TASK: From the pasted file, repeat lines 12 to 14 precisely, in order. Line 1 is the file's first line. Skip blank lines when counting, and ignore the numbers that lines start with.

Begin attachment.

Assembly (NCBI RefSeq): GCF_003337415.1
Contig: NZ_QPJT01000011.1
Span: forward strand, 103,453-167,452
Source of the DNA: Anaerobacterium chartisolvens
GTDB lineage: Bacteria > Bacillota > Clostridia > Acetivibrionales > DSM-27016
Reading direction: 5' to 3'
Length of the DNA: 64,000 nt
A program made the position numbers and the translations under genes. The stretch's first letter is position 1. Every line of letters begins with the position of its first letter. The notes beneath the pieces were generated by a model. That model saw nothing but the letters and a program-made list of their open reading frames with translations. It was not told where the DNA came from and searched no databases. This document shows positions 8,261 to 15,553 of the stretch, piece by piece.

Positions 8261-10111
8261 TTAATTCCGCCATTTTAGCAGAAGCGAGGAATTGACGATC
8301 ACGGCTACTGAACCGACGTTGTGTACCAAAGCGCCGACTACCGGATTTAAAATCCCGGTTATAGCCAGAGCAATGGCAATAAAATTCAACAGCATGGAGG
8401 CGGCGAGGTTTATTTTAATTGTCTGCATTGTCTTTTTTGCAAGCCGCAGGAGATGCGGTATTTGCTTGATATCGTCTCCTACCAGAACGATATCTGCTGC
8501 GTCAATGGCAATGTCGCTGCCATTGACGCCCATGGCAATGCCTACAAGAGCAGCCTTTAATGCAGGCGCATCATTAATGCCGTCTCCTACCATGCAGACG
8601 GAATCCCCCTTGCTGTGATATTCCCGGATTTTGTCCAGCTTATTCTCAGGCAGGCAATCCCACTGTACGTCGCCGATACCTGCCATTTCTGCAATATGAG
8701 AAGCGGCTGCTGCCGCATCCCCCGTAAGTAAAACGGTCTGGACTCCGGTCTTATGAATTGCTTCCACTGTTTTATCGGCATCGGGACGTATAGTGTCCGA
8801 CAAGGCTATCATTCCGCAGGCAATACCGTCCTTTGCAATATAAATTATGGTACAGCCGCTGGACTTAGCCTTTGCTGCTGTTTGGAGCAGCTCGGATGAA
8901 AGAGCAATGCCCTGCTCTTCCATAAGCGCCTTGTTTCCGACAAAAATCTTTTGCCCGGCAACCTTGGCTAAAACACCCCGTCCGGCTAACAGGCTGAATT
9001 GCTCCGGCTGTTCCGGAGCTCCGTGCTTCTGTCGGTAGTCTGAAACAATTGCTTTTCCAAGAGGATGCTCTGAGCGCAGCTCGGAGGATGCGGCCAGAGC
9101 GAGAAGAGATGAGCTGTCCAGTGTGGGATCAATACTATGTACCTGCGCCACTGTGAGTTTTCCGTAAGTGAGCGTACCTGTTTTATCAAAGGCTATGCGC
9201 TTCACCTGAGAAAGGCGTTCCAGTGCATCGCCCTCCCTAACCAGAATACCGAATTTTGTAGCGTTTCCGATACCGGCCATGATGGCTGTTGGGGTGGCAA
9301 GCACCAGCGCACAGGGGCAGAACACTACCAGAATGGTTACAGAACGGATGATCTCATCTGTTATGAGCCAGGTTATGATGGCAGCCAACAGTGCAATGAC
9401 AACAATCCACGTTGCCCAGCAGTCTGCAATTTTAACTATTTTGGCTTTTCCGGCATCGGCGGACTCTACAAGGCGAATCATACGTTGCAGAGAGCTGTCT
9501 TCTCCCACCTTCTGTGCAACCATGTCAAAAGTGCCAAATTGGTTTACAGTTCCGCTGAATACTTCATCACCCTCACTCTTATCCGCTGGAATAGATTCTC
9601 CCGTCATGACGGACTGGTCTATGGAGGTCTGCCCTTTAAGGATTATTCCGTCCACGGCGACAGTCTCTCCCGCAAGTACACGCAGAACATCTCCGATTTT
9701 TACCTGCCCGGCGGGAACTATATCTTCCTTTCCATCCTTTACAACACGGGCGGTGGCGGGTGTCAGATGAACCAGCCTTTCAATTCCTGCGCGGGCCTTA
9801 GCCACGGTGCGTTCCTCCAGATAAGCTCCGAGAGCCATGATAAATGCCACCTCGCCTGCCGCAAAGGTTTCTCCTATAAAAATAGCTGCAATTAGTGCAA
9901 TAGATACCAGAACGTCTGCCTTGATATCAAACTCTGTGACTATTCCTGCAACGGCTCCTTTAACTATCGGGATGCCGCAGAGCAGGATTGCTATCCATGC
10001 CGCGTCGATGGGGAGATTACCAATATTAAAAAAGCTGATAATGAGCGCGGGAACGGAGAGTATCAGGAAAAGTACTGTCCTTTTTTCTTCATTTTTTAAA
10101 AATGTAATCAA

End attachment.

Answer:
8401 CGGCGAGGTTTATTTTAATTGTCTGCATTGTCTTTTTTGCAAGCCGCAGGAGATGCGGTATTTGCTTGATATCGTCTCCTACCAGAACGATATCTGCTGC
8501 GTCAATGGCAATGTCGCTGCCATTGACGCCCATGGCAATGCCTACAAGAGCAGCCTTTAATGCAGGCGCATCATTAATGCCGTCTCCTACCATGCAGACG
8601 GAATCCCCCTTGCTGTGATATTCCCGGATTTTGTCCAGCTTATTCTCAGGCAGGCAATCCCACTGTACGTCGCCGATACCTGCCATTTCTGCAATATGAG